Saturday, March 26, 2016


Last week marked the beginning of a 10-week writing program.

Surrounded by other like-minded individuals enamored by the selection and connection of words, our first assignment was to craft a poem.

Twenty some years ago, I participated in a poetry writing workshop in undergrad; drank beers at a variety of poetry slams in my 'pre-kid' 20's and have maintained a journal throughout my 30's as a full-fledged mother...but a legitimate line of poetry has not leapt from my pen in more years than I care to own.

So, you can imagine my fear when I discovered that I would be one of four students workshopping my piece in front of the mass.

The last to do so, I prefaced my collection by saying, "I've given birth.  Three times.  And I'd rather give birth now, than get up in front of you."

Much to my chagrin, they encouraged me.  And this, is what I read:


She offered, as I hobbled into the yellowed kitchen, well before I

deserved them.  Dark and weathered, spidered and wavering, her

outstretched arms claimed, it is enough. 

All of it.  These fields.  Those folks. That wash. Our bodies. 

You and me.  Here in this room.  We will be

okay.  When moments earlier, purple, lip cracked, unknown spaces in between,

we did not know if we would see the sun underneath the door.

But that’s the thing about the heart and its beat.  No matter the dried crimson or the

tender, fractured places, it is bound to cry out when there is good

left over.

Come now, she whispered.  We shall greet the world with banners and bells and

hope.  We still have something left

to offer.  I can bake with my good hand and you can tend to the mistress’ baby

and no one need worry about all of this. 

Go on, wipe it away.  Clean your face and


Let go of what you think

you know and grab a hold of me.  I will never let you go.

And that is how it happened, the day I believed.

Trembling, with the piece of paper in hand, after multiple cups of coffee, I read it.  Much like lacing my first pair of running shoes and reaching the end of the block or the first mile marker, I survived.  And, it is was good.  Really good.  They were generous and constructive and helpful and well, exactly what I needed as I journey on this creative process.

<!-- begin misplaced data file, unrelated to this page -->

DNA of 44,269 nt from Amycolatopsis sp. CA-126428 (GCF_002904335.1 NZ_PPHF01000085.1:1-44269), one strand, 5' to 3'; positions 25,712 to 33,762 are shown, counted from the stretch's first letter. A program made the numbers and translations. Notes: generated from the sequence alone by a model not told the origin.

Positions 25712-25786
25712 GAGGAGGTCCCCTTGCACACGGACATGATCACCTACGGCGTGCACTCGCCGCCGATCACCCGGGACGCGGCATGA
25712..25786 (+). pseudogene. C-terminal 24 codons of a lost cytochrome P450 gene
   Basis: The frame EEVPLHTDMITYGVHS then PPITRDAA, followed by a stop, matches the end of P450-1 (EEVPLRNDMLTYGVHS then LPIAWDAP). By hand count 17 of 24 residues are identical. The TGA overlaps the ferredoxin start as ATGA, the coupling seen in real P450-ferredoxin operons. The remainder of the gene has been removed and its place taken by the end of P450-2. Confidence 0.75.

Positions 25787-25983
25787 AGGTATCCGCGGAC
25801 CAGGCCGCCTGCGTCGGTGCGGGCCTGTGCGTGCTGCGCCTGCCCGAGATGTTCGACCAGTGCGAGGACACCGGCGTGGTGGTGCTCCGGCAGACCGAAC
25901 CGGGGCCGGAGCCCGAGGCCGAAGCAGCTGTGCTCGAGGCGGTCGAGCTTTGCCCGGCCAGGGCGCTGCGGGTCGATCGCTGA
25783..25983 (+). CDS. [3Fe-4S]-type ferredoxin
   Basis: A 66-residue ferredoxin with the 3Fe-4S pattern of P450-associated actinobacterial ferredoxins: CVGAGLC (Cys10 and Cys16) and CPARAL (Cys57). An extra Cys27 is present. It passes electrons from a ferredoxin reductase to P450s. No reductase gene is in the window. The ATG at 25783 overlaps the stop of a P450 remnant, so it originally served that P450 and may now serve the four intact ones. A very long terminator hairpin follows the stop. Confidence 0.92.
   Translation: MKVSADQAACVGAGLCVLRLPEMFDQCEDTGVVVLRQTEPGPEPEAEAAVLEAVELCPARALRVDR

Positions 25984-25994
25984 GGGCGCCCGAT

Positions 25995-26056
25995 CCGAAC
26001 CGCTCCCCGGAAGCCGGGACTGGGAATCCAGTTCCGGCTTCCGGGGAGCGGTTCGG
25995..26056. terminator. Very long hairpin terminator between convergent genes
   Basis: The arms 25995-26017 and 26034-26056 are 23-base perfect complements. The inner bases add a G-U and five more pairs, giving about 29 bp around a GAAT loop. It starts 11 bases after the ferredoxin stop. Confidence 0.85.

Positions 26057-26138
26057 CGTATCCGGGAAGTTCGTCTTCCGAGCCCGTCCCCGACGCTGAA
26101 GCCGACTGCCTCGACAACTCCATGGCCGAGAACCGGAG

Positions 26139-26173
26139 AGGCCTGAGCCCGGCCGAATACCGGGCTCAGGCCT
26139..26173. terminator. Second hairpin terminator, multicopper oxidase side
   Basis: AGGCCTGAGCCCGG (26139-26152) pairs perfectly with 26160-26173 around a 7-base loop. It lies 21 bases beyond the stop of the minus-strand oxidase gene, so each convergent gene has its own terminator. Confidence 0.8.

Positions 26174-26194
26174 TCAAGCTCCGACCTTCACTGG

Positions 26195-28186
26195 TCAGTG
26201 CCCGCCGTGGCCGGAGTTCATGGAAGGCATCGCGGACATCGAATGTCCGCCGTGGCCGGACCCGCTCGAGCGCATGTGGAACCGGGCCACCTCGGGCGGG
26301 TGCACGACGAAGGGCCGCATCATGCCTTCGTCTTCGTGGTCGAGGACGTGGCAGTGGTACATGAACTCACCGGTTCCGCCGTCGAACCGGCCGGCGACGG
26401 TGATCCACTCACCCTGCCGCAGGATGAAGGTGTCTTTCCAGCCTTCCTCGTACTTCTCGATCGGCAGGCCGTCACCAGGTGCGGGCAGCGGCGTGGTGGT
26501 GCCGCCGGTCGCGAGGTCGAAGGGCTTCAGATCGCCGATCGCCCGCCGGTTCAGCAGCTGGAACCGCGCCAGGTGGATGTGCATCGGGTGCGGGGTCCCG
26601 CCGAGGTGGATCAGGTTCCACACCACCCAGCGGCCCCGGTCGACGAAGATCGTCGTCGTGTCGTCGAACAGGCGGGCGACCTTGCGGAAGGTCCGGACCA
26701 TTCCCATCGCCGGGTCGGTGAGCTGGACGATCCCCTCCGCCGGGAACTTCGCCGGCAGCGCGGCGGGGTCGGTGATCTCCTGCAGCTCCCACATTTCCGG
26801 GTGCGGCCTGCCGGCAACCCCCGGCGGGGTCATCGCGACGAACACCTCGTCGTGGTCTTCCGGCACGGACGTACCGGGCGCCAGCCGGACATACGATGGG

Our next assignment is to craft a piece of fictional prose, which of course, I am petrified about...but thankfully, not nearly as heart splayed as I was with the first.

As it rains and I suck down an Americano tucked away from the world, I'm mindful that it all begins with one keystroke, word after word, draft upon draft, a choice to keep trying even when it falls flat on its face, time after time.

It feels good to put something into the world.  A start is a start, which is something.

Friday, March 18, 2016

A Serious Anything?

Sometimes, you just have to laugh and then have a little cry, a guttural scream, a prayer and finally, a "what will be, will be" surrender moment...this for me can transpire all in the same breath and began my Friday morning.

I should know by now that with three children, the world can blow up at any time.  I'm also aware that in the realm of blowing up, we have no idea of the kind of real trauma that can affect families and children and so I'm mindful that all of this is relative.

But sometimes, particularly in the moment, it feels insurmountable, exhausting and relentless...two steps ahead and always four backwards.

My five-year old daughter, Claire woke up on day two with high fever and a smoker's hack.  For certain, no school and lots of ibuprofen, popsicles and couch time.  Moments after my eight-year old daughter, Kate arrived at school, we returned to retrieve her and take her to an emergency dental appointment.  An x-ray later, we were contacting a specialist to find the quickest time for an evaluation and possible root canal. 

This crazy morning on the heels of communication with my 11-year old son's teacher about a missing assignment, an upcoming project and an impending test.  Most of this dialogue was a result of his choice to not be more diligent in writing down assignments and staying on top of his work load.

Somewhere between spilling the only half cup of caffeine I had on my jeans and reassuring my eight-year old that a root canal isn't so bad (what the fuck do I know, I've never had one), I just wanted to keep driving the car to Mexico.

And then, I thought about my life.  It's this weirdo juxtaposition of scheduling Kindergarten physicals, reciting the Preamble for my fifth-grader's social studies test, buying groceries, changing bed sheets, referreeing disagreements, chauffeuring kids to piano, football and ballet lessons all the while trying to run as many miles as I can and find outlets for my creative writing pursuits.